Tour de France 2020

Teams agree Moscon punch is bad for cycling’s image

Fortuneo-Samsic and other teams want to put Moscon punch incident in the past but say it is bad for the sport.

BAGNÈRES-DE-LUCHON, France (VN) — Team Fortuneo-Samsic’s attention turns back to the Tour de France after a negative publicity storm that centered around Team Sky’s Gianni Moscon punch its cyclist Elie Gesbert Sunday.

The storm brewed for the last 48 hours, since the Carcassonne when the jury booted Italian Moscon out of the Tour after stage 15. Early in the same stage, Moscon snapped at his French rival Gesbert for cutting him off as the breakaway was trying to form.

Moscon went back to Trento, Italy, on the rest day Monday, Sky said it was disappointed with Moscon and would evaluate his future in the team, and Gesbert gathered himself.

“I don’t understand what happened,” Gesbert said. “The pictures speak for themselves, I received a blow and the commissioners made the decision to throw Moscon out of the race.

“I was surprised at his behavior. Nothing happened on my side, I stayed in my place and I did not do anything wrong. I have nothing to feel sorry for.”

Before stage 16 rolled away from Carcassonne Tuesday, Gesbert kept mostly quiet. The team too.

“For cycling, for the Tour, it’s not a good gesture to see,” said general manager Emmanuel Hubert.

“It hasn’t happened often, but we don’t know to say. We are not here to speak about the history of cycling. It’s happened, the jury made their call.

“It’s over for Moscon. C’est fini. Terminé. But the Tour continues.”

Fortuneo continues with a full eight-man roster. Sky continues its push to win the Tour with seven men.

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“We didn’t really talk about it over the rest day,” team Fortuneo’s cyclist Amaël Moinard said. “It happened early in the race, it was over quickly. Elie didn’t speak much about it, he was surprised, and that’s it.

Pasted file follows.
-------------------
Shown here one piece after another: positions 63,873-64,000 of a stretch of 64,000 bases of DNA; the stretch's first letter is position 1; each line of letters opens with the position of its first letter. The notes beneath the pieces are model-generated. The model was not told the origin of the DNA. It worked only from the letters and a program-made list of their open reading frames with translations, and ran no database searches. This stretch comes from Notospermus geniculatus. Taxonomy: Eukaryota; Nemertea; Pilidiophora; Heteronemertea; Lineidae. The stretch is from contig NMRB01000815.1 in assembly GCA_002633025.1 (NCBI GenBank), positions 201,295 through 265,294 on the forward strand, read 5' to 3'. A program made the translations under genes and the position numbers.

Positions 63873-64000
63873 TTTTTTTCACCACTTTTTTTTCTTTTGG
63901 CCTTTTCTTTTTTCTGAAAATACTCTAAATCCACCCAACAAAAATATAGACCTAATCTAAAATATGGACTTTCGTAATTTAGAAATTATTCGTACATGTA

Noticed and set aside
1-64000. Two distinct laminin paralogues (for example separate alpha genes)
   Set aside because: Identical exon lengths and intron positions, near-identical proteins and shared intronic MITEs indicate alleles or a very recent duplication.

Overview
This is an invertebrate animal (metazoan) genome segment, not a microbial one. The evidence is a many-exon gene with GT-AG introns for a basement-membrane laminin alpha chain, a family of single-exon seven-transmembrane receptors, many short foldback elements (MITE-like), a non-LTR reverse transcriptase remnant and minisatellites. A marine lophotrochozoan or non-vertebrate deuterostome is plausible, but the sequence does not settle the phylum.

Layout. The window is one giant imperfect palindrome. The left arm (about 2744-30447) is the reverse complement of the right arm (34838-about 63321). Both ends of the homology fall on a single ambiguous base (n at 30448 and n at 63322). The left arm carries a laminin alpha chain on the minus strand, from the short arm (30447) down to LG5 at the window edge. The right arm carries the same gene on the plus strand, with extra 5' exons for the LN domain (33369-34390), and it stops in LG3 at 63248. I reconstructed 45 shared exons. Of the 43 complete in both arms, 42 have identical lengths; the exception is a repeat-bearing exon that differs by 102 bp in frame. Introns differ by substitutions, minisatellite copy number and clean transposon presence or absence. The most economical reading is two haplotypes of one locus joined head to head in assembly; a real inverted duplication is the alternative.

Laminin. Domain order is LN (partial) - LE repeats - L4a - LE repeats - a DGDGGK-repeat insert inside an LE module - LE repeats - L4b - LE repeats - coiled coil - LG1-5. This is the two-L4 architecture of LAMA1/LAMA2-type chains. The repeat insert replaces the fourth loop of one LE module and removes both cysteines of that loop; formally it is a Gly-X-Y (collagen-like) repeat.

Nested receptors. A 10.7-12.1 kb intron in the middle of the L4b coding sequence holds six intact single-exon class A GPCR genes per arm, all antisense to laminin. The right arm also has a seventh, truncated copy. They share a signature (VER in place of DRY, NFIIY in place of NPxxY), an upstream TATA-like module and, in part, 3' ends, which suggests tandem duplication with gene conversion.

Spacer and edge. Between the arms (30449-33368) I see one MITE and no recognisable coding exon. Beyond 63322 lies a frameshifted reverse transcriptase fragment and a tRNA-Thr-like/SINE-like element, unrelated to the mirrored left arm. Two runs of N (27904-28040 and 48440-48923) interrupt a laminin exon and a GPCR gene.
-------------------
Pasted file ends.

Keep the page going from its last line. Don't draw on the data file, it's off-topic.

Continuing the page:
“Usually it’s just that riders are yelling at each other. I’m not trying to make an excuse for Moscon, but you never know how you’re going to react in a stressful situation. Everyone acts differently and we are in the middle of these pressure situations.”

Moscon’s name is known in cycling already. He raced to fifth in 2017 Paris-Roubaix as a 22-year-old. Later in the season, he helped Froome win the Vuelta a España with a strong ride.

It was also an année noire for Moscon. Sky suspended him after he used racial slurs in the 2017 Tour de Romandie towards the Frenchman Kévin Reza. Later in the year, he allegedly pushed a rider off his bike in the Tre Valli Varesine. The UCI disciplinary committee cleared him just last month without enough evidence to rule.

“I haven’t had any problems with him, I don’t know him personally,” said Moinard. “Small things can sometimes turn into big problems. I don’t know if it was the right move or not to kick him out. I’m not a judge.”

At buses parked near Fortuneo’s, other sports directors questioned the incident.

“It’s bad, but you need to see it from both sides,” Dimitri Konyshev of team Katusha said. “We don’t want to see this in cycling.”

“We know that we are under the lights of the camera all the time,” Bora-Hansgroghe director Patxi Vila said. “Before we were careful, now we tell our riders to be 100 percent careful with their actions.

“We should not see this in sport, where one of the main principles is fairness. Violence should be the last thing we want in life. For cycling for sure, that image is not good to see.”